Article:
Cleantech USA

I have been fortunate to spend the last week in the USA as part of a delegation to New York and Boston to examine the development of the so-called cleantech sector on the East Coast of America.

Organised by UK Trade International (UKTI), it gave a detailed insight into how serious the Americans are about not only tackling climate change but in building a whole new industry for the 21st century.

For those of you unfamiliar with the cleantech sector, it comprises of knowledge-based products or services that improve operational performance, productivity, or efficiency while reducing costs, inputs, energy consumption, waste, or pollution.

This can include energy efficiency, water purification, solar energy, wind energy, and new types of energy conservation.

Only last month, a survey of business executives by the UK Government found that cleantech is estimated to become the fastest growing sector in the UK by 2020.

Globally, analysts predict that the current world market for cleantech products and services will grow to around a trillion pounds by 2017 over the next decade, with more than one-third attributable to renewable energy sources, such as biofuels, solar, tidal, and wind power.

To date, much of the focus on cleantech within the UK has been on power generation, with windfarms at the forefront of development to create sustainable sources of energy. Gwynt y Mor, one of the largest offshore wind farms in the World - is currently being constructed off the coast of North Wales.

However, many will be surprised to learn, as I did, that there is actually not one offshore wind farm anywhere in the USA, despite the recent efforts of some developers. Indeed, billions of dollars of investment is currently being spent on energy efficiency, especially in ‘retrofitting’ existing buildings with energy saving devices.

Having met with representatives from New York State, New Jersey and Pennsylvania, it was both fascinating and enlightening to hear them compete against each other to demonstrate their green credentials, which is partly the result of the promise by President Obama to invest $15 billion every year over the next decade in renewable energy to create five million new jobs

For example, New York State’s Governor has pledged to have 45 per cent of all its energy its electricity needs through improved energy efficiency and clean energy by 2015 whilst New Jersey has a plan to have 30 per cent of its power from renewable sources by 2020. All three states highlighted the fact that they were ‘open for business’ to work with any cleantech company and there are certainly real opportunities for Welsh businesses operating in the green sector.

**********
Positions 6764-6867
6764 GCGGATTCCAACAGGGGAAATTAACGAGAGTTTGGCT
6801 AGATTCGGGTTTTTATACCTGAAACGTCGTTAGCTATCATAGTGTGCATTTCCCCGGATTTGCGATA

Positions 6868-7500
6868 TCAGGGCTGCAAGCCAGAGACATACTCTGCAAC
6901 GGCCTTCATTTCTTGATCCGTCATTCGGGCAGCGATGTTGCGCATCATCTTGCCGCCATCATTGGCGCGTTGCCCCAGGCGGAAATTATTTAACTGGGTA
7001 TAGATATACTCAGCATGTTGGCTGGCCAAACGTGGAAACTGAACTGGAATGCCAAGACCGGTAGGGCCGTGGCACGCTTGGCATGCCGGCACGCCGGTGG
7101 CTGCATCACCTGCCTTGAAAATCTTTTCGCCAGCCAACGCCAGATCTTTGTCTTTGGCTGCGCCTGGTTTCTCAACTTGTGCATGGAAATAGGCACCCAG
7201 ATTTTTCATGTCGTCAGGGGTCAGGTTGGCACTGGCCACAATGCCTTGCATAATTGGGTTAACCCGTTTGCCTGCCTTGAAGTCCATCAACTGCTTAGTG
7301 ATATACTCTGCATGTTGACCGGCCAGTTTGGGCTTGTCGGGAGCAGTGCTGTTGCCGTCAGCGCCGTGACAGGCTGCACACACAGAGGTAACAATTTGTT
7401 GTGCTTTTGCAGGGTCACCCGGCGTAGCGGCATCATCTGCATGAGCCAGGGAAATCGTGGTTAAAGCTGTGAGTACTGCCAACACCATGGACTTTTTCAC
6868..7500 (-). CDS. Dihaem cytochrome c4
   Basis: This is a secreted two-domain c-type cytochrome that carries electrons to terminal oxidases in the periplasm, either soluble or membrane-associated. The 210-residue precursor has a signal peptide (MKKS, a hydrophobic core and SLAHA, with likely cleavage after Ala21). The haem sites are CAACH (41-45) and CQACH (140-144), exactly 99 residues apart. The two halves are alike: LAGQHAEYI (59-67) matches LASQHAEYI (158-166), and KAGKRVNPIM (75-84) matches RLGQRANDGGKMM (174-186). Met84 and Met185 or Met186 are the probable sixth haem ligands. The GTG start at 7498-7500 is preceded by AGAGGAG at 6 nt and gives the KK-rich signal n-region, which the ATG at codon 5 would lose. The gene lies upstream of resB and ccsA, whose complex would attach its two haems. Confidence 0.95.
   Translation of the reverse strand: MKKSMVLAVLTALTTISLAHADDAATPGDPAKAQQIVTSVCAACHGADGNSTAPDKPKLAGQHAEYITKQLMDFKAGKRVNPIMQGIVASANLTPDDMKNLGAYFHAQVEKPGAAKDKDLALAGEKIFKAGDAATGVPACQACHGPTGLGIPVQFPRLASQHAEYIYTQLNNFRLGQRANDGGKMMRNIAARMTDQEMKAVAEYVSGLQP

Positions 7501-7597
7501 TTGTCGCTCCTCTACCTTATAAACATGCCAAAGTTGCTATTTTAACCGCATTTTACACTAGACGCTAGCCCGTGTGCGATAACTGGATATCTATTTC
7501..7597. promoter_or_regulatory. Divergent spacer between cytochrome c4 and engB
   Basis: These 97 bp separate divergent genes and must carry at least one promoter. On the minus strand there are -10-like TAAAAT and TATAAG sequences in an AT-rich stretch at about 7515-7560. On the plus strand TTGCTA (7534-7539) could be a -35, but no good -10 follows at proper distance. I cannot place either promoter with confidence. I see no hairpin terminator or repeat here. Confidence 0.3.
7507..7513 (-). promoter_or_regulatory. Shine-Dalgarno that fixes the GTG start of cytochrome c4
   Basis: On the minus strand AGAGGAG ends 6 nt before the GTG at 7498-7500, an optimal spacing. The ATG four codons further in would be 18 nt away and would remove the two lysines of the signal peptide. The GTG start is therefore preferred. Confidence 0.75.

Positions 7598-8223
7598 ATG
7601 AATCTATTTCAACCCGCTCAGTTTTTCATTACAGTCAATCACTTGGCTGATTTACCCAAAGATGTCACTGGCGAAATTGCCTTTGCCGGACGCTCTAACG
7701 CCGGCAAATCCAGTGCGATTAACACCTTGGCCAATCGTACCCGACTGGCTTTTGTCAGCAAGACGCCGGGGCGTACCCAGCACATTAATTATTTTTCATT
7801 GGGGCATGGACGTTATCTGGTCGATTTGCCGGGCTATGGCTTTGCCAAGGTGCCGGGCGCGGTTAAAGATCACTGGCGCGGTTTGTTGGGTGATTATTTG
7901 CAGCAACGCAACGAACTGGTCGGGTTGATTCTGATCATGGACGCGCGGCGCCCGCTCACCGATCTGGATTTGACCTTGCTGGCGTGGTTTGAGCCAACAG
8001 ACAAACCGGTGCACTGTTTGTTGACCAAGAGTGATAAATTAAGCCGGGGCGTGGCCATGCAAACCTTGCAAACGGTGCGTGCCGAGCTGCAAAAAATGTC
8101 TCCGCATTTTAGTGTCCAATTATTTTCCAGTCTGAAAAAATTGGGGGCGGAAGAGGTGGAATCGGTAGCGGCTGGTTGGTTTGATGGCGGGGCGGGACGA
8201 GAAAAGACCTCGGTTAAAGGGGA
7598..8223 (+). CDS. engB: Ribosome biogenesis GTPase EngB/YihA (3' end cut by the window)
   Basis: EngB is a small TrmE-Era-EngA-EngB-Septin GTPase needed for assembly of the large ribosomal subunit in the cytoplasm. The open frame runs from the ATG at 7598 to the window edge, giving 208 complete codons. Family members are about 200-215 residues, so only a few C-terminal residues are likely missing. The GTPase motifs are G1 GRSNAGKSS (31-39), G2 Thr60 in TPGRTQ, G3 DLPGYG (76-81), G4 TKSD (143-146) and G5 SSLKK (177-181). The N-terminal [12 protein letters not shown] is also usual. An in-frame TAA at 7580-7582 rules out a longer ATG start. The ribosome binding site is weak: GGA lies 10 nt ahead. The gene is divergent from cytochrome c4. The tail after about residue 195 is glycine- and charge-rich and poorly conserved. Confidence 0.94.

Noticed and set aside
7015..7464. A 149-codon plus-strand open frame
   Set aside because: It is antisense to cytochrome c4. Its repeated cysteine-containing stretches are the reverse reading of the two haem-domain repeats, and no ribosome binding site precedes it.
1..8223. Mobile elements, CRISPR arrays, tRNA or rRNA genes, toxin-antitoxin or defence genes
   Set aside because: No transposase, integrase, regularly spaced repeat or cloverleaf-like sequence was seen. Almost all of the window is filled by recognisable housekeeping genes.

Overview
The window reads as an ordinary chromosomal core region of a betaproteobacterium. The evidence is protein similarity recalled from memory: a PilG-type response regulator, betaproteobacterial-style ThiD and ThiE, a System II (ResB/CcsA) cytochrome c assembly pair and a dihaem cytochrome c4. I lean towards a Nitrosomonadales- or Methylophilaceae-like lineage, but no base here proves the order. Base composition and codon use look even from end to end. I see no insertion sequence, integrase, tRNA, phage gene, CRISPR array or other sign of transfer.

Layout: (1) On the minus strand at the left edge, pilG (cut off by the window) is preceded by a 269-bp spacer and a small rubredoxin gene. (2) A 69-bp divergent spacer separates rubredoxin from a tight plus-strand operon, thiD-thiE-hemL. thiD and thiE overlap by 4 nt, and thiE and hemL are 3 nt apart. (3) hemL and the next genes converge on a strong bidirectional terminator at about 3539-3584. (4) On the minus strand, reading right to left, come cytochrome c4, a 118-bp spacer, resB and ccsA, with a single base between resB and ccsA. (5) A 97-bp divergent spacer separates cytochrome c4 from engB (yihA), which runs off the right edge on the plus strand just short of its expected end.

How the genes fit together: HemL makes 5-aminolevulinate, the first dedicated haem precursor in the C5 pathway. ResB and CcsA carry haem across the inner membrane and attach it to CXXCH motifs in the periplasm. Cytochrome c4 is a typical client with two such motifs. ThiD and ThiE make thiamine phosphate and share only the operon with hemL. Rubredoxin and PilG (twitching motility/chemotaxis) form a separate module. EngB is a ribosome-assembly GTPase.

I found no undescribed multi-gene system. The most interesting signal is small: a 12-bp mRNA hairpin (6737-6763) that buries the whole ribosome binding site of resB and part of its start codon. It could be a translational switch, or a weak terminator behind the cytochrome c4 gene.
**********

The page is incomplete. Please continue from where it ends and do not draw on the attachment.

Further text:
What really impressed me during the visit was the way the Big Apple itself had bought into the whole concept of green business. This was best demonstrated by the fact that the city of New York’s commitment to long term sustainable development has been personally led by the Mayor, Michael Bloomberg.

His “PLANYC” strategy aims to make the city ready for the challenges faced by climate change and to develop actions to deal with this. For example, he has created the largest municipal fleet of alternative fuel vehicles in the USA, including more than 3,300 hybrids for uses such as police cars to Parks Department vehicles in the aim to reduce all of New York's greenhouse gas emissions by 30 per cent by 2030.

This follows other high profile schemes such as the MillionTreesNYC initiative to plant trees in public spaces and the development of a framework for reusing thousands of acres of brownfield sites across the city to provide affordable housing, generate jobs and usable open space.

In particular, there has been a drive to attract green entrepreneurs’ to the city, with seventy five different programmes available to provide funding to new and existing businesses in the sector, to support clean energy generation and promote green technology development. These range from tax credits to the owners of buildings which meet certain energy efficiency standards, funding of up to £1 million for companies to develop or expand facilities which produce renewable or green products, and cash incentives for the installation of new solar energy systems.

Therefore, it would seem that there is a serious intent by government at a city, state and federal level to reduce the effects of climate change in the USA whilst, at the same time, developing a brand new industry that will create wealth and employment.

Whilst it has become fashionable to talk about green jobs, American politicians are matching their rhetoric with real action to support the cleantech sector and, as I have seen for myself over the last few days, they are taking this issue seriously on the East Coast of USA with government interventions that would be unheard of in this country.

We certainly have much to learn from our American cousins if we are to develop green businesses as a key part of the future development of the UK and Welsh economies.

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